Review: A Very Very Very Dark Matter, Bridge Theatre - does Martin McDonagh's new play measure up?
A Very Very Very Dark Matter is a fairytale of human ugliness and evil but it is also a toy that isn't working properly.
Martin McDonagh's new play is a (very) dark fairytale with colonial undertones.
Who else's imagination could put Hans Christian Anderson (Jim Broadbent), a one-legged black pigmy woman called Marjory (Johnetta Eula’Mae Ackles) and two bloody, time-travelling Belgian twins in the same story?
The question is whether it works.
McDonagh's Anderson is the antithesis of what you'd expect the writer of fairy-tales to be like but there may be a very good explanation for that.
He is self-centred, vain and politically incorrect, to put it mildly, and has a dark secret in the form of Marjory, whom he keeps locked up in a glass-sided box in his puppet-strewn attic.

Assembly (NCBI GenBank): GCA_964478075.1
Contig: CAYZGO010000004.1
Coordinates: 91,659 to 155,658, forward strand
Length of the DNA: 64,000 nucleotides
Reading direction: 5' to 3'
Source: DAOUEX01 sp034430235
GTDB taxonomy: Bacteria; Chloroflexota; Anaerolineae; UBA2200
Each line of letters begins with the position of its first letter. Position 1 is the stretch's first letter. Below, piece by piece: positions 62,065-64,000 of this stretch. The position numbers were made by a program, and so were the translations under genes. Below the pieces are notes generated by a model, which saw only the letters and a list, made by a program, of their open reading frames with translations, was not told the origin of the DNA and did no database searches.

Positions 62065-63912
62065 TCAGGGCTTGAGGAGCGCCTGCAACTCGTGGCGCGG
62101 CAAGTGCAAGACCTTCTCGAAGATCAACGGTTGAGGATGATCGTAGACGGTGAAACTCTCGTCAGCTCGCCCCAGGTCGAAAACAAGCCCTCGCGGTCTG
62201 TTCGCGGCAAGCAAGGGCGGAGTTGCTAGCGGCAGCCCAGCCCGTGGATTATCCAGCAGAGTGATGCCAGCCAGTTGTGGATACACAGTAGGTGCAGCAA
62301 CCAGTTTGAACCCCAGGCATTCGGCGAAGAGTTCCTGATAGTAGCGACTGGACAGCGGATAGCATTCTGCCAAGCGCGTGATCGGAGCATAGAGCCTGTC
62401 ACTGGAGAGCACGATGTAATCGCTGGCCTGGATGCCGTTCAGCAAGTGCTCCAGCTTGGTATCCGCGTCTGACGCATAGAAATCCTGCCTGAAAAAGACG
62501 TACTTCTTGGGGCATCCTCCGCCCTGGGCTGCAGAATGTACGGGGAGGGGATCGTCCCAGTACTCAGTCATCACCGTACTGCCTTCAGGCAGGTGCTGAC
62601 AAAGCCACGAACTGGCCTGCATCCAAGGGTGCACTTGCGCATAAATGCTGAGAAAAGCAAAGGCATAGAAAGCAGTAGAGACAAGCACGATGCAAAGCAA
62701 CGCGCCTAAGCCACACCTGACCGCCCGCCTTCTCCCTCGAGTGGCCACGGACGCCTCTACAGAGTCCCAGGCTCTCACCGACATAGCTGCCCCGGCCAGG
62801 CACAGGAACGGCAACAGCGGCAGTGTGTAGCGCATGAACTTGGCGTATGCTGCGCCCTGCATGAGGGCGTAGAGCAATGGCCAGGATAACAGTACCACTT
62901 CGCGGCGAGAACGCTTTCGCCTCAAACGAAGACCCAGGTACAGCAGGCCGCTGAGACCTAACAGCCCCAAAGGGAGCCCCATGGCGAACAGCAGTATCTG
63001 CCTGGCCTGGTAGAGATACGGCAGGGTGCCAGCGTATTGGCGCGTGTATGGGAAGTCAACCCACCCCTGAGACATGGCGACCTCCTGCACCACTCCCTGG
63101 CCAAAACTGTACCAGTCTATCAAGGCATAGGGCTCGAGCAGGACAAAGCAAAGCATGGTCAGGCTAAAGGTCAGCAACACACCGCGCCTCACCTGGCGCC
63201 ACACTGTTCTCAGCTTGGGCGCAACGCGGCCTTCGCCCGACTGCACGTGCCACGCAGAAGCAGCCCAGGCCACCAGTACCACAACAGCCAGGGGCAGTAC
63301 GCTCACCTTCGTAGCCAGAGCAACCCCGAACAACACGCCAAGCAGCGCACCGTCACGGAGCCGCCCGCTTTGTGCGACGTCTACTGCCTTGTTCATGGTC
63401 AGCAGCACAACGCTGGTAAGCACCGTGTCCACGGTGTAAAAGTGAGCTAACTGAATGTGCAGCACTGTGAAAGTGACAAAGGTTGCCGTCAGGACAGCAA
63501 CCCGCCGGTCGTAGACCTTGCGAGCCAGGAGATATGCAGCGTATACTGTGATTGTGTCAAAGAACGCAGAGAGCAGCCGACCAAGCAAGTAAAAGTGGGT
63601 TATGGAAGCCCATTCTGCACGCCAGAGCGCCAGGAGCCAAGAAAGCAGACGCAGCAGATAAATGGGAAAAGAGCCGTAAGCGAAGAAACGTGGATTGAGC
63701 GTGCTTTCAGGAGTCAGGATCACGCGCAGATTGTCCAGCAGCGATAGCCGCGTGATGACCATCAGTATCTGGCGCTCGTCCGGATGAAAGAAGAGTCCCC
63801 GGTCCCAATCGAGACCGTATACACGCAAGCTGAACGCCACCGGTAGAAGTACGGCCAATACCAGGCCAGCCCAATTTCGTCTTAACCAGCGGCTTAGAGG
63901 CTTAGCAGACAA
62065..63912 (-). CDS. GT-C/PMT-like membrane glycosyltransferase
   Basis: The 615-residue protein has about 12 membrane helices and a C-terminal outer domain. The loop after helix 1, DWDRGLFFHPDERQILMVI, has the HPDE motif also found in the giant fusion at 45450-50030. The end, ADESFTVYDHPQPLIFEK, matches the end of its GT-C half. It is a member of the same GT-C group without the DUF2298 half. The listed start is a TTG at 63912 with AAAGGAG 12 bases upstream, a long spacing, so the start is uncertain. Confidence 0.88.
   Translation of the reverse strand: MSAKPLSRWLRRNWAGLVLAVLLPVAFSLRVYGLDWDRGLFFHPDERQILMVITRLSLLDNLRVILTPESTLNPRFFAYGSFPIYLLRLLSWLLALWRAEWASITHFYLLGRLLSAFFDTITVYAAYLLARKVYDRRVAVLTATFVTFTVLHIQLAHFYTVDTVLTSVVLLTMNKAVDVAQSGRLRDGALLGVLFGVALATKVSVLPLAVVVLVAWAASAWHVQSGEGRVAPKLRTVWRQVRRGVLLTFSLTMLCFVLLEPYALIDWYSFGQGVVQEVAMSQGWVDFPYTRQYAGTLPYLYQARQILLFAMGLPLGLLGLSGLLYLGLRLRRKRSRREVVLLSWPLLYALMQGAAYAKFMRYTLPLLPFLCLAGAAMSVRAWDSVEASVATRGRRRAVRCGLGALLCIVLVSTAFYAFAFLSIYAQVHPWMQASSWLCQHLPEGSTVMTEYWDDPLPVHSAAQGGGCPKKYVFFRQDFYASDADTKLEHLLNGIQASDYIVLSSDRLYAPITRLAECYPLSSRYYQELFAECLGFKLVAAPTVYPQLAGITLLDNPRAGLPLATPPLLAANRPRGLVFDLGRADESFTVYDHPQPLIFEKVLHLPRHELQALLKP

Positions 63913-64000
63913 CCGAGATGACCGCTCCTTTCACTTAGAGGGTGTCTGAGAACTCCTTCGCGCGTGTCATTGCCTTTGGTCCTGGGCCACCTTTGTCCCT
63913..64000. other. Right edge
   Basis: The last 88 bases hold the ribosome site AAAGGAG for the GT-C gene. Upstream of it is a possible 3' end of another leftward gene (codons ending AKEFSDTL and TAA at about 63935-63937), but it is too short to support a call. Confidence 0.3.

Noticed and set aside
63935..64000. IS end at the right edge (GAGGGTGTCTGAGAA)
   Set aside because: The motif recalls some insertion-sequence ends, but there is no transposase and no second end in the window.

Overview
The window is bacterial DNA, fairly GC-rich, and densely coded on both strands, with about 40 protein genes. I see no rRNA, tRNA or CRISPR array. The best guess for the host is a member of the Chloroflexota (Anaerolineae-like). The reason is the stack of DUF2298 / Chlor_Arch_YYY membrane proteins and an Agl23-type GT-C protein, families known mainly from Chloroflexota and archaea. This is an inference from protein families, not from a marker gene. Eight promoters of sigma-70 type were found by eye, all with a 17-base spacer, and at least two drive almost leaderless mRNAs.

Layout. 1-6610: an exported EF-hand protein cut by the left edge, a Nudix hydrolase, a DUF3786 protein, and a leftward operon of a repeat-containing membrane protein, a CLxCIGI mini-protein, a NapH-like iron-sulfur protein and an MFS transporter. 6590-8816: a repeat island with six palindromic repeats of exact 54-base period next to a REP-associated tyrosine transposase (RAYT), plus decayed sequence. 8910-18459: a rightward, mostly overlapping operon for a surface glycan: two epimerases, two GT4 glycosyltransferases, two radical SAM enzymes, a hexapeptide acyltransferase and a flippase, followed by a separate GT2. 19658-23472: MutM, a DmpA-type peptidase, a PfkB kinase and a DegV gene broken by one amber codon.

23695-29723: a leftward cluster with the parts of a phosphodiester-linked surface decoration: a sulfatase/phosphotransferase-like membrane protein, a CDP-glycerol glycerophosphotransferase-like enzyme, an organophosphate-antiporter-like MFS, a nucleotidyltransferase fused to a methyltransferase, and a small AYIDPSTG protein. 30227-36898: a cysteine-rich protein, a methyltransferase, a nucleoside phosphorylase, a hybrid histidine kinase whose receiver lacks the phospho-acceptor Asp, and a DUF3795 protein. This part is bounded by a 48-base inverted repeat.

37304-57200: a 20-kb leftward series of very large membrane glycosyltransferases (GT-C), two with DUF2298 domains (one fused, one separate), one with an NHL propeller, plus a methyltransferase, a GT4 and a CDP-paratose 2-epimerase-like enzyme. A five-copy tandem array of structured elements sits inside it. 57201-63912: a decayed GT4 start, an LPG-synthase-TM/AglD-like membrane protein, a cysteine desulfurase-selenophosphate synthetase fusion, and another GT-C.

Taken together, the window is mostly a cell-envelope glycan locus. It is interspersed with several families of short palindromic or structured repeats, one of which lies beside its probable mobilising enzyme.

Marjory is from the Congo, clever, sharp and capable, having survived the massacre of her people engineered by Belgian King Leopold II.
But she has more problems to deal with than merely being a prisoner, she is also a person of interest for the murderous twins.
Awkward laughter and guilty giggles
The dialogue is liberally sprinkled with swear words as well as the sort of lines that have you laughing awkwardly - or guiltily giggling as I did a couple of times.
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